I think the first ASIC's are going to be very expensive like OpenASIC is looking at $3,000@8GH/s@100W.  You have to be very interested in bitcoin and be wealthy to spend $3,000 outright on it but my GLBSE listed mining company RSM will be putting forward the motion to pre-order one.  As OpenASIC is not expected to ship until December at the earliest but they may start taking pre-orders in August.  Tho after the block reward half's and ASIC's come out it definitely throws GPU mining profitability out of the window. 

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May 31, 2012, 08:32:19 PM
 #11

Electricity will always be a factor. If your ASIC does 1,000 times the work as a gpu but difficulty goes up 1,000 times or more your back in the same boat cost wise.

Eventually, it will matter again. But not before ASICs have plummeted in price. In the beginning the purchase cost per GH will completely dwarf the electricity cost of asics. In the longer run as difficulty explodes, ASIC prices will tumble and electricity might become a factor again. 

But for most existing ASIC miners, that will just add insult to injury. Whether or not they can still mine profitably vs electricity cost, may seem as moot as whether or not your $500 android phone earns more mining litecoins than it consumes in electricity.


nrd525
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June 01, 2012, 03:17:05 AM
 #12

P4man - I generally agree with you.  I think you also need to take into account what bitcoin miners losing lots of money will have on the bitcoin economy.  I think some of the people who lose money will lose interest in bitcoin completely, and others will have less money to spend.  Bitcoin depends on a community to succeed and a strong percent of that community is the miners.

I think many people are under the false impression that this will be like the transition from CPU to GPU.  They don't understand the dangers of a high fixed product cost and very low marginal cost.

My latest theory is that even if there is just a single ASIC company the mining industry could have major problems.   Competition between two ASIC projects is not necessary for the miners to face major losses.  A single company will start by selling a small number of ASIC devices at a price that is only slightly better than FPGAs and GPUs.  This will drive a small number of miners out of business (those with high electricity costs), but not everyone and thus cause the network hash rate to increase.  Then the company will reduce its price (or increase the hash rate of its product) so that miners can still make money from it.  This will cause the hash rate to increase further.    This will continue until the network has rate has increased by a factor of 10 to 500, all of the GPU and FPGA miners are driven out of business, and people have lost at least several hundred thousand dollars (total guess).  If there are two or more ASIC companies, the loss will be in the millions (another guess).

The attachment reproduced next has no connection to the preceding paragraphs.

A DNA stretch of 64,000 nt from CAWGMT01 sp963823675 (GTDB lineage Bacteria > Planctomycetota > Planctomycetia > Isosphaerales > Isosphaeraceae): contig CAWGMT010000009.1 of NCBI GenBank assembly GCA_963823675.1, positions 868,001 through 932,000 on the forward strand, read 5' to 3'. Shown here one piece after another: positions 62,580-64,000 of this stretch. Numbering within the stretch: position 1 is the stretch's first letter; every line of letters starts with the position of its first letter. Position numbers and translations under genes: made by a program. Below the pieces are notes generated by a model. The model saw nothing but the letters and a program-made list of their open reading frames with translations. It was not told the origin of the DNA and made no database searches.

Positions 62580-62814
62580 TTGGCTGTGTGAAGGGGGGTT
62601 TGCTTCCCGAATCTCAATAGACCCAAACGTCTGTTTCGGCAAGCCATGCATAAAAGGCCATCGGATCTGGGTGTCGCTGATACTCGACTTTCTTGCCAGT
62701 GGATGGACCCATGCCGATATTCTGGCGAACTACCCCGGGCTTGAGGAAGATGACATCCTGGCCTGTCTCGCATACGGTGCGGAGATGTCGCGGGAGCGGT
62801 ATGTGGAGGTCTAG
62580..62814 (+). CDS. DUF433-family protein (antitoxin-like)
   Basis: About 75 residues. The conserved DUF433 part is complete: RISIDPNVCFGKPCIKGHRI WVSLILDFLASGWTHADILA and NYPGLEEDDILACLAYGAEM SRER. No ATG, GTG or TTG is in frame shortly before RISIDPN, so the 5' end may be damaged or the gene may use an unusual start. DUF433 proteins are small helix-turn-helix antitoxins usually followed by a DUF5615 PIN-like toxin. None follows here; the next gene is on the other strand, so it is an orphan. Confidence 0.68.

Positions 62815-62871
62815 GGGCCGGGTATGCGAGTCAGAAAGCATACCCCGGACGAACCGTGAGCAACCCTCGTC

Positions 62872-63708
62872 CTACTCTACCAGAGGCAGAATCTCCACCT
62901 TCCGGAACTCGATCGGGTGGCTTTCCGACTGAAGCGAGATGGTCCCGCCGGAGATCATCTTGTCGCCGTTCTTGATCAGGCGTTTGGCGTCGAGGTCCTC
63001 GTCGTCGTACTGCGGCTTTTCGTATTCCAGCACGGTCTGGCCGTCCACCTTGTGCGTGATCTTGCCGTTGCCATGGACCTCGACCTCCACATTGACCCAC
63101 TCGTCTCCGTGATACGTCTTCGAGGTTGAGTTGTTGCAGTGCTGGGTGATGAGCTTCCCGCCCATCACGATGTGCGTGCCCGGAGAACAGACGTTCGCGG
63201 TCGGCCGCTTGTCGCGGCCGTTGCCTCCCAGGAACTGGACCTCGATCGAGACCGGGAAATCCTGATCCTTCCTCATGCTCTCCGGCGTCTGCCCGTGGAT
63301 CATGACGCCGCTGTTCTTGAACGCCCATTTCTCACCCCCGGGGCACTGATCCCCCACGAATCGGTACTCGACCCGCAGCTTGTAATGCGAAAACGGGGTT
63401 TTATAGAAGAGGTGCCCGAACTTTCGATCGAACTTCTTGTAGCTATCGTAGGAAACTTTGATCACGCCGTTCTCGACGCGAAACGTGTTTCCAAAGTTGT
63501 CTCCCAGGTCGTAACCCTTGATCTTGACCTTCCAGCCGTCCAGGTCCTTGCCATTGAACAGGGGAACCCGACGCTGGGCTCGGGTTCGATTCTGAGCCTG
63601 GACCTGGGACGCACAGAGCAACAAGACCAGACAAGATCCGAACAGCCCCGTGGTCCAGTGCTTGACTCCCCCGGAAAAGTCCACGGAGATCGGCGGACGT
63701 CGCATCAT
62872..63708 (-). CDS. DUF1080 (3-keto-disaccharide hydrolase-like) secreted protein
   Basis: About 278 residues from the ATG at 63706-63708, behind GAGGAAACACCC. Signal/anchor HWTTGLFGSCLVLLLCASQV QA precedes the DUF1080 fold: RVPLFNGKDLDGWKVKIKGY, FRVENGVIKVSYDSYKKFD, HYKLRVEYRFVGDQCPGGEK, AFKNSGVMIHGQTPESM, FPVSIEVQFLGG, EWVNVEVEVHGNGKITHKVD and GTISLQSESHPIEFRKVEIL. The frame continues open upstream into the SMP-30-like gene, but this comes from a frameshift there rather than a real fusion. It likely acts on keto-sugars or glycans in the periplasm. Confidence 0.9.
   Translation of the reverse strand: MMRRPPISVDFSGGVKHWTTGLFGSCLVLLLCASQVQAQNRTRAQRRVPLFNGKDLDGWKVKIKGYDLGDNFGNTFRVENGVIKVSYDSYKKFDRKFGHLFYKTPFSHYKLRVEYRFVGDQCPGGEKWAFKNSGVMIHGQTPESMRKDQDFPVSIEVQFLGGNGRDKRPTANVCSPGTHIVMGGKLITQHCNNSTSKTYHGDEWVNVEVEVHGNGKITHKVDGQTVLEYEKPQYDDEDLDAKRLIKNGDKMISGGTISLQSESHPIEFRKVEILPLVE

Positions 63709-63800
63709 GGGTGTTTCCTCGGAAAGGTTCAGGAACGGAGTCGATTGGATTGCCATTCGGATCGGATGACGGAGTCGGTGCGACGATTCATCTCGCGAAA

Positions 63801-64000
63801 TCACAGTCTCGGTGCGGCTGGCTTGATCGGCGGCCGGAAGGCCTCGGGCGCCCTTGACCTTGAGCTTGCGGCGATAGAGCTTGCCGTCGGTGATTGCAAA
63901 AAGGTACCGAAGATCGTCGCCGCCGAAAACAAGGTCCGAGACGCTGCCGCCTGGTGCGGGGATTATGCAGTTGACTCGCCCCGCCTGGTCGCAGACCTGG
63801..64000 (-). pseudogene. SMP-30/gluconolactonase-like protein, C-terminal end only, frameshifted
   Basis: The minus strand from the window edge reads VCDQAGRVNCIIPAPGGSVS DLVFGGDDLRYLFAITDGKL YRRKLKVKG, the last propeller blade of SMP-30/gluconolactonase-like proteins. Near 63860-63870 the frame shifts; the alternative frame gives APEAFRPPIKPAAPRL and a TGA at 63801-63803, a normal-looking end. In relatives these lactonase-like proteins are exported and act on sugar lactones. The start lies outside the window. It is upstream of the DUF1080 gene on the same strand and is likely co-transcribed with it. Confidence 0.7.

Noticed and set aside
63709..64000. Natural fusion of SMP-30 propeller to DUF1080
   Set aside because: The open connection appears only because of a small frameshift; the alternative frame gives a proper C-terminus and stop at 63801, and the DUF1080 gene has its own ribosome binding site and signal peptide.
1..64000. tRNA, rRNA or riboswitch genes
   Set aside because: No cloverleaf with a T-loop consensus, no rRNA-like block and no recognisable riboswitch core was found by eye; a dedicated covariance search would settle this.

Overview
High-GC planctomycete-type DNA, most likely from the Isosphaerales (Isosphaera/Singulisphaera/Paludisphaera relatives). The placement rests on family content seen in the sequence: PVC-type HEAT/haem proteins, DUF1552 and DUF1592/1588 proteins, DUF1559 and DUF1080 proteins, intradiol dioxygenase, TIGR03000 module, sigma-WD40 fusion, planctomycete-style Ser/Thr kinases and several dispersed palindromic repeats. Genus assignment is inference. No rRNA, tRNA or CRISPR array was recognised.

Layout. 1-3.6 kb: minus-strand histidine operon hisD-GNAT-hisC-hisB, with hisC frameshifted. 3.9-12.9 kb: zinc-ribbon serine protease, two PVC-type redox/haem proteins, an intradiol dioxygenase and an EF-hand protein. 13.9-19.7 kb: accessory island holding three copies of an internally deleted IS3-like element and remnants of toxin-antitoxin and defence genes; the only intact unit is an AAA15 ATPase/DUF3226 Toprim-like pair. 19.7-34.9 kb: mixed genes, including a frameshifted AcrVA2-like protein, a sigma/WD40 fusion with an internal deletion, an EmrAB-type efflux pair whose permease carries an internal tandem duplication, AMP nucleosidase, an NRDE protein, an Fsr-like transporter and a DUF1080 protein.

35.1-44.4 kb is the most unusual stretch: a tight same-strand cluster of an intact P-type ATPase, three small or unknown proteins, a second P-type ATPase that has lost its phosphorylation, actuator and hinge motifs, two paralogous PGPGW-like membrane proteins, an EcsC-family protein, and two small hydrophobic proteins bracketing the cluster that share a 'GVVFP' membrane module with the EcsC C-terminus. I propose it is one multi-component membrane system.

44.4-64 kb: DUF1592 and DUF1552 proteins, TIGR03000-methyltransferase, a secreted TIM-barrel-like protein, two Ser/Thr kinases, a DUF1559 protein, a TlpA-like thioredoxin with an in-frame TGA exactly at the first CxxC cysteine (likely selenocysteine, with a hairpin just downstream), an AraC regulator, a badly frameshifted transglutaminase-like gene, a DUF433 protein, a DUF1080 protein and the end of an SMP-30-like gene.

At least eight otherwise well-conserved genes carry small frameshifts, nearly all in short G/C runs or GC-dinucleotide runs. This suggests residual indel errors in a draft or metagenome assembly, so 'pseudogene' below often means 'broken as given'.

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June 01, 2012, 03:57:23 AM
 #13

I've wondered if FPGA's even make sense considering how rapidly they are developing. ASIC is surely an economic dead end for miners as p4man has stated. CPU's and GPU's are well established technologies which have not undergone gigantic performance leaps, especially GPU's when you consider the 5970 is only surpassed in efficiency by a 7970 and not by a very wide margin. We're talking a card which came out 2 generations before the 7970 and over 2 1/2 years ago.

Does anyone believe FPGA devices won't be far superior to current ones in even 6 months and at lower prices? Also factor in how easy it is to add an FPGA to a regular desktop as compared to tweaking and dealing with GPU's ?(overclocking, maximizing electrical efficiency, etc.) FPGA's are just so plug and play that someone with limited computer skills is far more likely to consider buying and installing one since they can just plug it into their home computer and go.

The electricity cost was a major variable cost which acted as a sort of governor combined with a mature technology(GPU's) that limited how many people could obtain, implement and mine profitably with it.

I can't understand how at the very least FPGA's and ASIC won't stall the total hashrate of the network at some point if people act rationally in purchasing these.

What is the current ROI on early versions of the x6500, icarus or ztex boards ?
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June 01, 2012, 04:12:27 AM
 #14

I think our only hope is that the ASIC manufacturers think rationally about the future market for their product, and do the following:

Price their respective ASIC's to be cheaper on a $/GH, but not by very much.  This will discourage a mass stampede of miners extrapolating imediate results out to infinity and therefor crushing all mining profitability. 

I think of it this way:  I can buy 100x 5970's and the corresponding hardware for lets say $35,000 and generate 70 GH/s.  Thus I am paying $500/GH.  If I can go buy an ASIC that gives me the same 70 GH/s for $20,000, myself and every other miner of means is going right out and buying it.  In doing so, we ensure our own destruction. 

The only thing that will prevent this is keeping the projected ROI on new ASIC investment relatively close to that of GPU's.  It is better for the ASIC manufacturer (higher profit), as well as all miners (sustainability).  It is a rare win/win.

I hope the BFL boys have thought this through.  Keeping GPU miners around is in their best interests.   

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June 01, 2012, 06:37:40 AM
 #15

I think our only hope is that the ASIC manufacturers think rationally about the future market for their product, and do the following:

Price their respective ASIC's to be cheaper on a $/GH, but not by very much.  This will discourage a mass stampede of miners extrapolating imediate results out to infinity and therefor crushing all mining profitability.